Archives


SOURCE: THE WEEK

Prime Minister Narendra Modi has made it a point of spending Diwali with personnel of the armed forces at their forward bases. Diwali in 2020 was no different as Modi visited Army personnel in Jaisalmer, Rajasthan, close to the border with Pakistan. As has been his practice, Modi distributed sweets to the soldiers and gave a rousing speech.

During his speech, Modi referred to his government’s stress on self-reliance and the ‘vocal for local’ campaign and complimented the armed forces for the decision to bar import of over 100 weapons and defence equipment.

And Modi, perhaps, highlighted his commitment to ‘vocal for local’ by finding time to get atop an Arjun main battle tank of the Indian Army. The Arjun is the first indigenously developed battle tank of the Indian Army. The first of 124 Arjun tanks were delivered to the Indian Army in 2004 after development of the project started in the 1970s. The Arjun has been the subject of considerable criticism given its significantly heavier weight (over 55 tonnes versus less than 45 tonnes for Russian T-72 and T-90 tanks) and issues with its engine.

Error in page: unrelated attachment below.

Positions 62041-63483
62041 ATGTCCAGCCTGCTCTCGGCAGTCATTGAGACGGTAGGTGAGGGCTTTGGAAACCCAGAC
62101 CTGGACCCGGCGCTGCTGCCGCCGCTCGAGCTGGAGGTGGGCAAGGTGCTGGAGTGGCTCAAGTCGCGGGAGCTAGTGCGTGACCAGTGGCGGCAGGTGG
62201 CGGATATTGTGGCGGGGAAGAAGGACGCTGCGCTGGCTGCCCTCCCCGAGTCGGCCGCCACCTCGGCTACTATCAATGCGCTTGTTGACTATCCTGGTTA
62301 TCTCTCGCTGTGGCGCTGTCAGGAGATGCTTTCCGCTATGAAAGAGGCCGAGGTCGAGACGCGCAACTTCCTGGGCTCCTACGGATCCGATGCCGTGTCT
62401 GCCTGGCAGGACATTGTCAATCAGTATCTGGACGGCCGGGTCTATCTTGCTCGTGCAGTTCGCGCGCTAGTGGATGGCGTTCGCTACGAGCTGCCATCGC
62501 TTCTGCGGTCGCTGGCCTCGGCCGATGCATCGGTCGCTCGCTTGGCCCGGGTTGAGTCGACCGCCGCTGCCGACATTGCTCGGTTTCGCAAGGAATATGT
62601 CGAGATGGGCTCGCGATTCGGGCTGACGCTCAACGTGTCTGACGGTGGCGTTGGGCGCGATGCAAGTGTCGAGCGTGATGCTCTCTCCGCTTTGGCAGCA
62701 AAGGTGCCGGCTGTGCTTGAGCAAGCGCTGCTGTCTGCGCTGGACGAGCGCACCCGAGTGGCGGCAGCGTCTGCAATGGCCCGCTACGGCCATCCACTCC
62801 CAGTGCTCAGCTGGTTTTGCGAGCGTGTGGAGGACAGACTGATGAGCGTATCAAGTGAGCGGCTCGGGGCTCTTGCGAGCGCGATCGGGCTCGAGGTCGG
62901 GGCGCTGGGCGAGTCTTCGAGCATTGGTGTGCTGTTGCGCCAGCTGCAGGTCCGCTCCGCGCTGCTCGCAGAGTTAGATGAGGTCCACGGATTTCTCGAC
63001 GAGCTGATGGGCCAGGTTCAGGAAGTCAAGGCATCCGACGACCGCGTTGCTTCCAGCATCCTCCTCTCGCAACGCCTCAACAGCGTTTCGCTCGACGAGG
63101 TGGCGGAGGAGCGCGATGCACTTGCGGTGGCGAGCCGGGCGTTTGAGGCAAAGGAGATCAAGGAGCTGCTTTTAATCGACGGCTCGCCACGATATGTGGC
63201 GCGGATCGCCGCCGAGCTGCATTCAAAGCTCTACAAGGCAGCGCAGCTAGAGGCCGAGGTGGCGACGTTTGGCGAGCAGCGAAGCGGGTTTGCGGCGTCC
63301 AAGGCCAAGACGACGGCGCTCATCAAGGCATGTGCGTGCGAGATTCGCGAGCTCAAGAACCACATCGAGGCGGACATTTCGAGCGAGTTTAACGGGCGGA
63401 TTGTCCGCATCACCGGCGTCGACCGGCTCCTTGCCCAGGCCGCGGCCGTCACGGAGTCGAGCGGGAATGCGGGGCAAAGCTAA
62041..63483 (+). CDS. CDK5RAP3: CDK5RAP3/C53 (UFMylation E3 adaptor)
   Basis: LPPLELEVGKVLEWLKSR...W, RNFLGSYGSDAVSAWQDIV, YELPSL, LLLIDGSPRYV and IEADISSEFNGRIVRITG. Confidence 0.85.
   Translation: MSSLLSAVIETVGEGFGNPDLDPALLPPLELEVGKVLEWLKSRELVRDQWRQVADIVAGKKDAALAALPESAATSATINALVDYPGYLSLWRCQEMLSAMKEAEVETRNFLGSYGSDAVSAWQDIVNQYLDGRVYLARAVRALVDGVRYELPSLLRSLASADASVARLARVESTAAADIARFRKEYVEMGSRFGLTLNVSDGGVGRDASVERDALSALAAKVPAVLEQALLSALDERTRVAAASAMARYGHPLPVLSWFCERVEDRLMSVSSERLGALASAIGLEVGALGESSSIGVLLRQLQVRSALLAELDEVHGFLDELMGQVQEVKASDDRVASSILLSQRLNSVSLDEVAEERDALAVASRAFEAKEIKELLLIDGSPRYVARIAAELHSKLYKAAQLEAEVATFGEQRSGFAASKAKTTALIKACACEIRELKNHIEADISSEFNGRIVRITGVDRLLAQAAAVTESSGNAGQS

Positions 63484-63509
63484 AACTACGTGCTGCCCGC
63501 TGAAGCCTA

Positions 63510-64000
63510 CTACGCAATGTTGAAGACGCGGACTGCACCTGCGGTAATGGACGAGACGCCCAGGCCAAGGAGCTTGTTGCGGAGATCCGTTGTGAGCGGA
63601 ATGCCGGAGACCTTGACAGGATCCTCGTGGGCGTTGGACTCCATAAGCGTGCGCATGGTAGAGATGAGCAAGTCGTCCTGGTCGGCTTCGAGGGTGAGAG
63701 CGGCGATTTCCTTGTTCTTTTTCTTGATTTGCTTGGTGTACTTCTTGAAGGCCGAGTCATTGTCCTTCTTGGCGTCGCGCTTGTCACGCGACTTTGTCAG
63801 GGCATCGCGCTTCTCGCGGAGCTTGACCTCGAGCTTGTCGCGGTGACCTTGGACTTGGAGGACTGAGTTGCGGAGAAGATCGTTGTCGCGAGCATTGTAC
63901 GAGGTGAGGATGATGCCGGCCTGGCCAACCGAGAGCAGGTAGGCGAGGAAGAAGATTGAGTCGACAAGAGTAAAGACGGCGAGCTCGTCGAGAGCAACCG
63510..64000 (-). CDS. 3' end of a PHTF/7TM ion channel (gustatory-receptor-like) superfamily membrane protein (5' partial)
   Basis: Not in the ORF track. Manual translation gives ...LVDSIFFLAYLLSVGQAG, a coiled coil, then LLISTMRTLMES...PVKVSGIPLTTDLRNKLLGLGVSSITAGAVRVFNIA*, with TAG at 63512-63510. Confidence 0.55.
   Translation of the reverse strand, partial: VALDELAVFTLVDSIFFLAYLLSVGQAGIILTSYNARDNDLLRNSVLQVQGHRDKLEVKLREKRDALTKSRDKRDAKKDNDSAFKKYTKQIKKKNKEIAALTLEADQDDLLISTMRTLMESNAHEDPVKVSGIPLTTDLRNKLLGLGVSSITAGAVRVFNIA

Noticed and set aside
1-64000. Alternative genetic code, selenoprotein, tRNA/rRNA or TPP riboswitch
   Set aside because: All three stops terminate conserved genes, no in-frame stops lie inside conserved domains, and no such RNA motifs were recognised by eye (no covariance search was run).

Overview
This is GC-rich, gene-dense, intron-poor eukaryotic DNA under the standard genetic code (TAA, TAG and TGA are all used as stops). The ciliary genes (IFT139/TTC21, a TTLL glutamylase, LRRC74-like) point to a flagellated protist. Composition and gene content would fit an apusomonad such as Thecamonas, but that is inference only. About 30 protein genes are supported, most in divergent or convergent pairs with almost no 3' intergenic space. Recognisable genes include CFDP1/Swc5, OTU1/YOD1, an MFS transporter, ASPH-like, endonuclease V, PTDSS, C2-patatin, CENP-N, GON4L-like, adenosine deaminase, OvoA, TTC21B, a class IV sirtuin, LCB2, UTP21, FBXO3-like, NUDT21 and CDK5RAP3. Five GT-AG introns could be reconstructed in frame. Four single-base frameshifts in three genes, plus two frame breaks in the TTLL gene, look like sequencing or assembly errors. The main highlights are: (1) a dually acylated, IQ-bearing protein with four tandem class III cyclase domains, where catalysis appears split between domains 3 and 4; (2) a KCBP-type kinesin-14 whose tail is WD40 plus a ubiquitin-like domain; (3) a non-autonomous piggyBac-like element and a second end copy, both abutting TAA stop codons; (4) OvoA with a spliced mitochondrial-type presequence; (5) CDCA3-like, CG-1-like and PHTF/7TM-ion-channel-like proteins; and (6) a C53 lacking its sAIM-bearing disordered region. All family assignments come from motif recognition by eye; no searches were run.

The project that resulted in the Arjun tank took on a sense of urgency in the 1980s as news emerged that Pakistan was evaluating the US-built M1 Abrams tank. The Abrams was significantly heavier and better protected than the Russian T-72. In fact, Pakistan’s military dictator general Zia ul Haq was killed in a plane crash in August 1988 as he was returning to Rawalpindi after attending a demonstration of the M1 Abrams in Bahawalpur. While Pakistan ultimately did not buy the Abrams, the Arjun’s designers had already decided to ‘beef up’ their tank.

The Arjun features a 120mm rifled-bore gun in comparison to a 125mm smoothbore gun found on the T-72 and T-90. It also has a formidable armour system called the Kanchan that was indigenously developed.

The DRDO had developed an improved version of the Arjun, called the Arjun MK-1A, which has  improved fire control, sighting system and transmission compared with the first-generation Arjun tanks.

In March this year, it was reported that the defence ministry had concluded negotiations with the Ordnance Factory Board for 118 Arjun Mk-1A tanks, with a tentative price of $888.7 million.